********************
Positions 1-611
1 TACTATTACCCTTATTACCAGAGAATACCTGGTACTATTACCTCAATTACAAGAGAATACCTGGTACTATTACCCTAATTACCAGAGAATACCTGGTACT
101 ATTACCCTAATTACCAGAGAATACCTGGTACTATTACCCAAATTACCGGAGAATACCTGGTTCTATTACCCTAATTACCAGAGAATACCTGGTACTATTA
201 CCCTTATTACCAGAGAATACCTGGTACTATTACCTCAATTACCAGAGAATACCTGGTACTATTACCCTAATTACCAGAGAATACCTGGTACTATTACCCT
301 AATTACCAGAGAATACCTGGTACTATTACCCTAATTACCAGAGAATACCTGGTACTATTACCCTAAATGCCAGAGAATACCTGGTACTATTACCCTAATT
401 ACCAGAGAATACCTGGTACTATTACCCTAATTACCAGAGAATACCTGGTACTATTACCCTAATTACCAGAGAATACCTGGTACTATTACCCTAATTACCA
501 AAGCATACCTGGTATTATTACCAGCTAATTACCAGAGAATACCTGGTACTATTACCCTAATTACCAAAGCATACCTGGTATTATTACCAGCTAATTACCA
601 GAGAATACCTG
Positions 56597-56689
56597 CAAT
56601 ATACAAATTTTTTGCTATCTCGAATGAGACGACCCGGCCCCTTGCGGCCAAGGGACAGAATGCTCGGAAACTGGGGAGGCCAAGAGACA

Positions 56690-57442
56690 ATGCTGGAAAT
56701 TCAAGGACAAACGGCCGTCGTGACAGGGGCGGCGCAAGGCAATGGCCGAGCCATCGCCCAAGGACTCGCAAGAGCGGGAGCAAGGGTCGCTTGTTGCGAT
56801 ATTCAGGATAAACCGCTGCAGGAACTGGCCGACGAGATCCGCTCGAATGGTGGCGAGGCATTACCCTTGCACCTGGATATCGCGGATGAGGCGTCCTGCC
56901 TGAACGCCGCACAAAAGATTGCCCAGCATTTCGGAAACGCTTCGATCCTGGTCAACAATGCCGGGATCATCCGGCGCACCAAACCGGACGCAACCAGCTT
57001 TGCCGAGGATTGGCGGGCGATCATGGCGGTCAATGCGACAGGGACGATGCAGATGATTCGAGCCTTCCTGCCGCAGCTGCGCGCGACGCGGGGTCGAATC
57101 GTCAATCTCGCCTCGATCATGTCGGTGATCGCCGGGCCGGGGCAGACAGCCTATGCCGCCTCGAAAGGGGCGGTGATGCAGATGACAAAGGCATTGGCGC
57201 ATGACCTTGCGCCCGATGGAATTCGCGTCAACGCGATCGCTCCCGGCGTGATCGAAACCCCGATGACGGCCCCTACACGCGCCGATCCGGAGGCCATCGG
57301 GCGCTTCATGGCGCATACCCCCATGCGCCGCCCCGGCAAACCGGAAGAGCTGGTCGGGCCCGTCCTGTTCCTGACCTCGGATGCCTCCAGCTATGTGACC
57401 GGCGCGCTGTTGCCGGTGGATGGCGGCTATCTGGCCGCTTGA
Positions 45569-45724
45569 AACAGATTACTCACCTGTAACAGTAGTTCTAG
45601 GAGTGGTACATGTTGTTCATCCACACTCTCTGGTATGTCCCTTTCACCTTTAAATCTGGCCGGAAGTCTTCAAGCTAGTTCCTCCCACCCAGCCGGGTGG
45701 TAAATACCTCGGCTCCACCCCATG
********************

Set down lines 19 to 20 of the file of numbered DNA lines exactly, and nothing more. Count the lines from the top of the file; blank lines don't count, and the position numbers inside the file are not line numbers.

57201 ATGACCTTGCGCCCGATGGAATTCGCGTCAACGCGATCGCTCCCGGCGTGATCGAAACCCCGATGACGGCCCCTACACGCGCCGATCCGGAGGCCATCGG
57301 GCGCTTCATGGCGCATACCCCCATGCGCCGCCCCGGCAAACCGGAAGAGCTGGTCGGGCCCGTCCTGTTCCTGACCTCGGATGCCTCCAGCTATGTGACC